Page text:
ISLAMABAD: In information leaked to the media, the identity of eight Indian officers and staffers believed to be undercover operatives and posted at the country’s high commission was made public on Wednesday.
The alleged Indian intelligence personnel, whose cover was blown in the media leak, are Rajesh Kumar Agnihotri (posted as commercial counsellor); Balbir Singh (posted as first secretary, press and culture); Anurag Singh (working as first secretary, commercial), Amardeep Singh Bhatti (visa attache); Dharmedra, Vijay Kumar Verma and Madhavan Nanda Kumar (visa assistants); and Jayabalan Senthil (assistant, personnel welfare office). The media leak claimed that the officials were working either for RAW or for the Indian Intelligence Bureau.
No Foreign Office official was available to confirm the media leak — which began with the electronic media — or give its details.
Posting of undercover officers is a routine practice in inter-state relations.
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The revealed Indian agents, according to the information leaked to the media, were, however, found to be involved in subversive activities, including attempts to disrupt the China-Pakistan Economic Corridor (CPEC) and create fear and chaos in the country. They are also alleged to be building a network of informants within Pakistan and fabricating evidence for tarnishing the country’s image abroad.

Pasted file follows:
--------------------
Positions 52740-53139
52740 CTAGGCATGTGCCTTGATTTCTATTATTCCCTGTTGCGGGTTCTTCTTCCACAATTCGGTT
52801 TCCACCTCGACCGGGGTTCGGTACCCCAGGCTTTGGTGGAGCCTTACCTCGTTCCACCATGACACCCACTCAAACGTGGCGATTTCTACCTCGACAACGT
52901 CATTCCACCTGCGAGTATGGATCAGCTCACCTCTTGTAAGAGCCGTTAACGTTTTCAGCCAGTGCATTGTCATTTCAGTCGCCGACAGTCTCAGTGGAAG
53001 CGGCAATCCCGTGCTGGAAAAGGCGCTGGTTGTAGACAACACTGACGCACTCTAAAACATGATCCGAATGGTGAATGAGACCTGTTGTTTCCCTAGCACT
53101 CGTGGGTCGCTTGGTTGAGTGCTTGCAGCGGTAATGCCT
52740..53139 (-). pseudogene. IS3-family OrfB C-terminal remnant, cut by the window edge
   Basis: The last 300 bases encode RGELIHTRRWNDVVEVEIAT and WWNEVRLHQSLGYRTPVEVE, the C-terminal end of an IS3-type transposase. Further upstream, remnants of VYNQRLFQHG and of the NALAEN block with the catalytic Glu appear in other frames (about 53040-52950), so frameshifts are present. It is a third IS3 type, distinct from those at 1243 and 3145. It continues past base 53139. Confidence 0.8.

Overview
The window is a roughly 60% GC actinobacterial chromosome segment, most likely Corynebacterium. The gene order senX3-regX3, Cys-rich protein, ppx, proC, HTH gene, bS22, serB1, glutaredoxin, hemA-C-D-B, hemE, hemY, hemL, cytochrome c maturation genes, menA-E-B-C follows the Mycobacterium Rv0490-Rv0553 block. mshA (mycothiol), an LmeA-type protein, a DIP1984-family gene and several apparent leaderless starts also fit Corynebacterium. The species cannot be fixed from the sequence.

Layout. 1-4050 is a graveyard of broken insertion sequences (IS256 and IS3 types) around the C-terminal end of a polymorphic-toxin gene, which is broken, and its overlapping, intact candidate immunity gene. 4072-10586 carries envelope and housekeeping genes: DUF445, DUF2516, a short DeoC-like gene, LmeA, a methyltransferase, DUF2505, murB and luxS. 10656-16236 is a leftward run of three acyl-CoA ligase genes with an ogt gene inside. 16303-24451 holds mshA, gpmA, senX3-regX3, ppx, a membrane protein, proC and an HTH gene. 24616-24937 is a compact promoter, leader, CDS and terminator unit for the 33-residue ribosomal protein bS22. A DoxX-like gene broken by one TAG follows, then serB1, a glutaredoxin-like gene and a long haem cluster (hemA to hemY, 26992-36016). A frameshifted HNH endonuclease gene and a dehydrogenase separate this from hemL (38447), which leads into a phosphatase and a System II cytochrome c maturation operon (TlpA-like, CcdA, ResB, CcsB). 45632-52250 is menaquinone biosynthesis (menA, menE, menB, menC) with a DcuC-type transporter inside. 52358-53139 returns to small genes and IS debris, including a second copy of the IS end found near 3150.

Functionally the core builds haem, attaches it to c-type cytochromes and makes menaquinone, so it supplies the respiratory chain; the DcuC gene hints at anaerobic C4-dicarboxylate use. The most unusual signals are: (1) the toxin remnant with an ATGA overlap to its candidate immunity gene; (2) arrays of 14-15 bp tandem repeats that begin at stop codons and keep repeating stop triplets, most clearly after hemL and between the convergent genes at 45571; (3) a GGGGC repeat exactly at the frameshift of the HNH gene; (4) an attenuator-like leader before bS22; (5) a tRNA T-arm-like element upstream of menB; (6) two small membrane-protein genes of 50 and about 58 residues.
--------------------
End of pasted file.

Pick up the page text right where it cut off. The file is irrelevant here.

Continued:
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It is expected that these agents would be declared persona non-grata by Pakistani authorities in the coming days or India would withdraw them.
Responding to media queries in New Delhi, a spokesman for the Indian external affairs ministry, Vikas Swarup, declined to comment on the future of the agents whose identities had been exposed.
The leak that took the confrontation between the two countries to a new peak came after Pakistan was forced to pull out six of its officers and staff posted at the high commission in New Delhi because of Indian allegations that four diplomats were working for Pakistani intelligence services.
The withdrawn officers and staffers reached Lahore on Wednesday.
The leak about Indian undercover agents is one of the most significant exposé relating to undercover agents since the US Central Intelligence Agency was forced to pull out its station chief Jonathan Banks in December 2010 after his identity was revealed in a law suit by victims of drone attacks.
In 2010, an Indian undercover set-up was also partially revealed after India arrested one of its own high commission officers for working for the ISI.
Never before has the cover of such a large number of agents been blown in one instance.
Security agencies earlier this year captured a serving RAW officer, Kulbushan Jadhav, in Balochistan, which is seen as the most important intelligence catch so far.
The blowing of cover of Indian agents may serve as a temporary intelligence setback for Delhi.
India last week sparked the latest controversy in its strained ties with Pakistan when it detained one of the Pakistani mission’s staffers, Mehmood Akhtar, and coerced him to name four of the diplomats as spies. The recorded statement of Mr Akhtar, who was later dismissed from India, was played on Indian media, compromising the security of Pakistani personnel at the Delhi mission.
Mr Akhtar insists that he was forced into identifying the diplomats as intelligence agents.
The relationship between the two countries has been worsening since the start of the ongoing uprising in India-held Kashmir, which Delhi blames on Pakistan.
The developments suggest that the bilateral ties are set to deteriorate further.